Friday, 3 May 2013

Could your Facebook friends stop you buying a house?

Lucy Hopkins,  Head of Sustainability and Consumer Futures, looks at why it's important to examine the downsides of the digital revolution.

Imagine a world where a company can refuse you a loan because your friends on Facebook have bad credit ratings.

Or one where you get worse deals than others when buying online because a company has tracked your search patterns and know that you’re not much of a bargain hunter. These things are already happening in the online world.

This is not to say that digital advances are a bad thing.

Widespread access to the internet and the tools and applications that have been built on it has brought many benefits – increased access to information, transparency, convenience and new means of communication to millions of people.

But there has been less focus on what the potential risks and challenges might be for consumers who are already adopting these technologies or who will take advantage of the new digital services and opportunities as they start to enter the mainstream in the next few years.

The Consumer Focus report, All that’s digital isn’t gold: The challenges and risks of the digital age, looks to address these concerns. Read it in CI's newly-launched Resource Zone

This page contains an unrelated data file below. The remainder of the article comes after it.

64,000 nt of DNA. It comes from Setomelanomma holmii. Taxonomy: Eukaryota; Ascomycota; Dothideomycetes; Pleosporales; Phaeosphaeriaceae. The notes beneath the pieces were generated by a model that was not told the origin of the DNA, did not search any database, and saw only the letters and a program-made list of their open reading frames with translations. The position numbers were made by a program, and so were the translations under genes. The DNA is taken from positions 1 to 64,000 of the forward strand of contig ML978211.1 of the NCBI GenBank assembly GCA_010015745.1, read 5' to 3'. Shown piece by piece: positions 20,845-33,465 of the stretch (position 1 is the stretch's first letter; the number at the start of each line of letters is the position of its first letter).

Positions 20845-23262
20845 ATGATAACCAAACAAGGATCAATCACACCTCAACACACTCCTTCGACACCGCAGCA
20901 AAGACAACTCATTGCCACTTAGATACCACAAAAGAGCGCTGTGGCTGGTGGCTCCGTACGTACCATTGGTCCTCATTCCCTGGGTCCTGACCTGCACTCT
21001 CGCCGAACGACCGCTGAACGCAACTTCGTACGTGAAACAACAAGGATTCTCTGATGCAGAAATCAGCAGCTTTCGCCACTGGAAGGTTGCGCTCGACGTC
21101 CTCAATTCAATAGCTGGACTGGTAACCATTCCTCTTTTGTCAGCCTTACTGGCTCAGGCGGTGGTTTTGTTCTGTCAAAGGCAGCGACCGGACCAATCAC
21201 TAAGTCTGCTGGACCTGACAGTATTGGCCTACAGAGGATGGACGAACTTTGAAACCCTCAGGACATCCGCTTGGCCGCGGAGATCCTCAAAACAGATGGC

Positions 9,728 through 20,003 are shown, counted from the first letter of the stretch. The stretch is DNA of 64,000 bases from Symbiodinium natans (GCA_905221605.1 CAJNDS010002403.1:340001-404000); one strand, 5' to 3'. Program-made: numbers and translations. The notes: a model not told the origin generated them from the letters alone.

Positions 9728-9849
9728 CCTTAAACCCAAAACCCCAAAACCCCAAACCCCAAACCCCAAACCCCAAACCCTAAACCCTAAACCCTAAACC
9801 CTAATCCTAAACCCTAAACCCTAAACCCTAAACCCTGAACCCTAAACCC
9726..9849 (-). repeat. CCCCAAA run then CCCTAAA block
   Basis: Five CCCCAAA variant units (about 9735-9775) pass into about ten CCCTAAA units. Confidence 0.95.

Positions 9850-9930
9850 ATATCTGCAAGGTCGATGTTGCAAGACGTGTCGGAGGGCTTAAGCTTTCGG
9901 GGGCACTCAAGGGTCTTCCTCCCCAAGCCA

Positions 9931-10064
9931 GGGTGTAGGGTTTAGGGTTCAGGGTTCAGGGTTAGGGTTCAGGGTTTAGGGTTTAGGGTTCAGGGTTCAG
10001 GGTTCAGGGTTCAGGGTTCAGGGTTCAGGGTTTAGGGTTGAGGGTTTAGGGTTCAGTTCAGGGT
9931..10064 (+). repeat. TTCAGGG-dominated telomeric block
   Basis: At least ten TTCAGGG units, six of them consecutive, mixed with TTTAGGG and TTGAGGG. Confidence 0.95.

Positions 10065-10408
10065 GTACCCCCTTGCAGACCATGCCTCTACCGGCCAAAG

It covers issues from new web monopolies and online reputation management to unfair terms of data sharing and behavioural pricing.

The aim of highlighting these and other detriments is to prompt debate. It’s also to persuade those who are in a position to pre-empt and prevent these (regulators, enforcers, consumer groups and companies that operate in this area) to begin to think about, understand and respond to these consumer detriment issues now before they become widespread problems.

With change happening so fast, these groups also need to start to consider how best they can respond to the challenges these detriments will present to our traditional regulatory frameworks.

Challenges like the global nature of the downsides and the wheels of regulation not turning fast enough. These issues need to be addressed whilst the window of opportunity is still open.















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